Upgrading your hardware - a case study 2014 Jun 18
The IS5 processor board was the fifth incarnation of a general purpose processor board for the Inventio range of products. It started out as the brains for the "Titrette" Karl Fischer titrator (1999) - yes this was in the last century. Since then it has had minor improvements and changes to the mounting holes, ending up as the IS5c (2008), for the Conveyor Belt computer.
Following the maxim ďif it ainít broke, donít fix itĒ, when it came to the IS5d (2014) we kept as much as possible the same. Plated through hole components were replaced by surface mount (SM), the two layer board became a four layer (because you canít get a track between SM pins), and this allowed a proper ground and power plane, and makes the signal tracking cleaner.
The switched mode power supply chip, capacitors and inductor got smaller, due to improvements in the technology, and the LCD is now mounted on the component side of the board. The mounting holes now fit the custom enclosure for the Conveyor Belt Computer, CBC-02.
But some things have remained the same : still an 8051 processor, but now with 64K on-chip FLASH memory, and a boot-loader program built in. No more ultra-violet erasing and EPROM programming. In its day the UV erasable EPROM was fantastic - no more 6 month wait for a masked ROM with no possibility of changing it! But Iím talking 1979 here, and now we have FLASH technology, so no more 10 minute wait while the EPROM erases, and 30 seconds to reprogram and replace the chip. Phew.
We have kept a 32 pin socket for an EPROM. Sometimes you want an unskilled operator to do a field upgrade  - the EPROM can be sent by post and plugged in.
So why not an ARM? There are hidden costs in unnecessary complexity. The ARM architecture has evolved to maximise performance in a mobile phone or tablet  - clock frequencies and power consumption are higher, noise immunity is lower.  The 8051 is very simple, and with the souped-up versions now available is plenty fast enough for the sort of applications we are targeting. But the biggest problem for me in using an ARM chip is that you are heading in the direction of Linux. Donít get me wrong - I have nothing against either ARMs or Linux - but we are not running a web browser here - just an ultra reliable data cruncher.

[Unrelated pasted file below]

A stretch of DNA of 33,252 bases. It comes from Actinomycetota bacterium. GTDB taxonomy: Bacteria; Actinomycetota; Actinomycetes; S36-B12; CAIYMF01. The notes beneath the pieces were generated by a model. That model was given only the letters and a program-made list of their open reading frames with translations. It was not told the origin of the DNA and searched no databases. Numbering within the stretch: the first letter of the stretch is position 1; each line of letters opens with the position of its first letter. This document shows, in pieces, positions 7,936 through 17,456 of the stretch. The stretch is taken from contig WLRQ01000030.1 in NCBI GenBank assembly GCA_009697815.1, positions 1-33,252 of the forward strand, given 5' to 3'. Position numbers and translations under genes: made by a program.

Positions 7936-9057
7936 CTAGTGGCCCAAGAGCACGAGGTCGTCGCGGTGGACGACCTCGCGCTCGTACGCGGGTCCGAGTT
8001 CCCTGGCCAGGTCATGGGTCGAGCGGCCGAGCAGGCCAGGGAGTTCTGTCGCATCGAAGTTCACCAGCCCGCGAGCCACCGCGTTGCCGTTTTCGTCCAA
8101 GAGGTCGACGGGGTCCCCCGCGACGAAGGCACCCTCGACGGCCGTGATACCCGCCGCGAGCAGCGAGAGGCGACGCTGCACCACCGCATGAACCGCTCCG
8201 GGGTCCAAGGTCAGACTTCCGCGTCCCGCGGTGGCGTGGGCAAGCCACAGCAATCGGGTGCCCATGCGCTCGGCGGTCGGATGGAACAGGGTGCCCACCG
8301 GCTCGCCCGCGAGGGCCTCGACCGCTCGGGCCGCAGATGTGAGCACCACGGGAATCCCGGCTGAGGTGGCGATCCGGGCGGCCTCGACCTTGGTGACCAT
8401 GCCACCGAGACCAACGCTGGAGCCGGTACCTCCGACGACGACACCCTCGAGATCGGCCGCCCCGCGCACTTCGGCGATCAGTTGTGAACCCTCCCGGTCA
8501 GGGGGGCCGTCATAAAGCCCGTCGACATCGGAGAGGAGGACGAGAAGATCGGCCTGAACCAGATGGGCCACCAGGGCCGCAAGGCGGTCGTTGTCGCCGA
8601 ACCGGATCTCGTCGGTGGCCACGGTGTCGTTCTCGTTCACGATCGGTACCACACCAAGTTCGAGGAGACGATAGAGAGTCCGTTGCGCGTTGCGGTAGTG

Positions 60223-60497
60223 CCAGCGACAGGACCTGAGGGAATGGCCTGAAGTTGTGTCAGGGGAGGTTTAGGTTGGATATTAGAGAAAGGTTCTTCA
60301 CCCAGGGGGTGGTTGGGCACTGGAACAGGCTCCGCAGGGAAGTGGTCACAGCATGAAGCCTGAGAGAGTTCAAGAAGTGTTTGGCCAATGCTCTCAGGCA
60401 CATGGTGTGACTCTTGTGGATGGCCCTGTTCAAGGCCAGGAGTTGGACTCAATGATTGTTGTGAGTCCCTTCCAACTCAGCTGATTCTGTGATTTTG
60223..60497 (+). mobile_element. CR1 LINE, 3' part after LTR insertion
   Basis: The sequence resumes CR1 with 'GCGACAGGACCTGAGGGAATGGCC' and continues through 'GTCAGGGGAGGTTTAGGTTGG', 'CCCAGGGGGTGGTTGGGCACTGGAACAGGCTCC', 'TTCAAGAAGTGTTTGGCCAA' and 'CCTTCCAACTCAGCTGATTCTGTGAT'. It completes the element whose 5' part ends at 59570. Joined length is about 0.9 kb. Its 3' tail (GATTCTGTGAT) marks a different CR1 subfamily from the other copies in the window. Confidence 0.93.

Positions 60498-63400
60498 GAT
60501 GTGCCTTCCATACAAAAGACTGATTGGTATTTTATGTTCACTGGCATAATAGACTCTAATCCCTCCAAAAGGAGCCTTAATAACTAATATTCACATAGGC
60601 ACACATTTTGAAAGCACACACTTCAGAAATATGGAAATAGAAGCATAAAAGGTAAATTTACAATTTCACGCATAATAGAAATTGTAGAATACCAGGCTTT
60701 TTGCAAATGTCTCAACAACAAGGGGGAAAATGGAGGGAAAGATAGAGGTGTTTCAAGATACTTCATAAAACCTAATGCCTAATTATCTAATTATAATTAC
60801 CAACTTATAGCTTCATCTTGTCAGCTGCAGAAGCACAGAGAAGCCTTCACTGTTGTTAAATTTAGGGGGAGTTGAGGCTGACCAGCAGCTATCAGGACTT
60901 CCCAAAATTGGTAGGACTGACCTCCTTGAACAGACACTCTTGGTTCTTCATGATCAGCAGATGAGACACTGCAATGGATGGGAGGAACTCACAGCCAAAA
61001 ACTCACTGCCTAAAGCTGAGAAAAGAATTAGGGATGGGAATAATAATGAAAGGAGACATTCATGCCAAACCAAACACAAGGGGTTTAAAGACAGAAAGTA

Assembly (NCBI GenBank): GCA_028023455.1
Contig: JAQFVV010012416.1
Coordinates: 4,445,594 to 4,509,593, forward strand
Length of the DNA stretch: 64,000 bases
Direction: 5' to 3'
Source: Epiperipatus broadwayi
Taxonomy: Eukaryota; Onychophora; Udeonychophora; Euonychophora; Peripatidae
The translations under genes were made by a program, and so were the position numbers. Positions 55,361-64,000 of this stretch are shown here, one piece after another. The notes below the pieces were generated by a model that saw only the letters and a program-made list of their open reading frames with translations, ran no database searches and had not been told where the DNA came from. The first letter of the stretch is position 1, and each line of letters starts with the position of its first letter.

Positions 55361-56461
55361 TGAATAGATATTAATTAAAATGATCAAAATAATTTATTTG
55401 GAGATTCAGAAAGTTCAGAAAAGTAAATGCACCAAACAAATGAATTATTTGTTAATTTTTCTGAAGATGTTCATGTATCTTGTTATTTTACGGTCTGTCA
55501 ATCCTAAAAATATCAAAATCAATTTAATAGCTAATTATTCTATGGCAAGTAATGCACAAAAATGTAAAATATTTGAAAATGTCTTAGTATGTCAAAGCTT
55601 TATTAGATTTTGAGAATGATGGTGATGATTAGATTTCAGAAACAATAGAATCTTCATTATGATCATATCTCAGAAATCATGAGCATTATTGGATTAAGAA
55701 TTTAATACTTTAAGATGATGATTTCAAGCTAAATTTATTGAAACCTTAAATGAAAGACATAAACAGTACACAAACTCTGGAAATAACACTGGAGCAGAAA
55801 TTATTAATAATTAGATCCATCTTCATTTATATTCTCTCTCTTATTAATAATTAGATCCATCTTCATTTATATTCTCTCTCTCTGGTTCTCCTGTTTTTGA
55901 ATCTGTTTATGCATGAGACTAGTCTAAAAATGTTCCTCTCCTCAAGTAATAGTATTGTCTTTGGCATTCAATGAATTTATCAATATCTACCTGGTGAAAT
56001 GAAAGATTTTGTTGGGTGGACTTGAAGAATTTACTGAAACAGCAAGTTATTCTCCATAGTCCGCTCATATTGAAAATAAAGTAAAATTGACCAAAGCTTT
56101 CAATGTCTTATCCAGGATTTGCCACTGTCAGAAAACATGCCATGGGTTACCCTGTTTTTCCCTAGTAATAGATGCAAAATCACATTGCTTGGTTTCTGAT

The IS5d hardware and software work together - if the power goes down an interrupt gives you at least 50 ms warning, plenty of time to save data to EEPROM, log the event and wait for the power to go on again, all in an orderly fashion. Likewise a noise spike may crash the system, especially in a hostile environment such as a rock quarry, the watchdog timer will restart the program after 200 ms.
We have kept the 32K bytes of battery backed RAM - why not EEPROM or FRAM? Its nice to have such a lot of memory, we need a battery for the Real Time Clock anyway, so its minimal extra cost. Critical data is backed up by having two copies, each with a CRC checksum, and this provides a solution to the problems of ďtearingĒ (to use a smart card term), when the power plug is pulled without warning. Some of these units are powered from a diesel engineís battery - the voltage when somebody starts the engine can be somewhat erratic. With a power fail interrupt, plus the backup copy, plus a log of any errors, we know that we donít get errors. Serial FRAM is quick, but not as quick as parallel SRAM, so timing becomes more critical, and the backup checks more complicated, and more difficult to test.
And of course there is the software : Forth. A cooperative multi-tasker, with the measurement task activated by a precise 200 ms timer interrupt. Keypad and UART events are interrupt driven, so we never lose a key press and the text display update is snappy. There is no hourglass to wait forÖ There are no rare timing events that you can get with a pre-emptive multi-tasker, just a handful of tasks, some running when they can, some tightly timed.
One of the tasks handles the serial port handshaking - if you unplug the printer the printer task waits, queuing the data until you plug it in. The handshake line is debounced for a second to make sure the printer really is plugged in, then printing continues.
Each of these features has developed over time - 16 years - and when considering the next evolution of hardware it is important not to throw away this development effort. It is very time-consuming to re-develop all of these features for a new processor, and even more time-consuming to test that everything works.
So thatís why we kept the 8051. For a battery powered project, the Sinar Ceres, we used the MSP430, because it needed USB and low power - maybe we will need an ARM someday.
For now, the IS5d is the simplest possible solution to the current batch of requirements.
Howerd Oakford  2014 Jun 18

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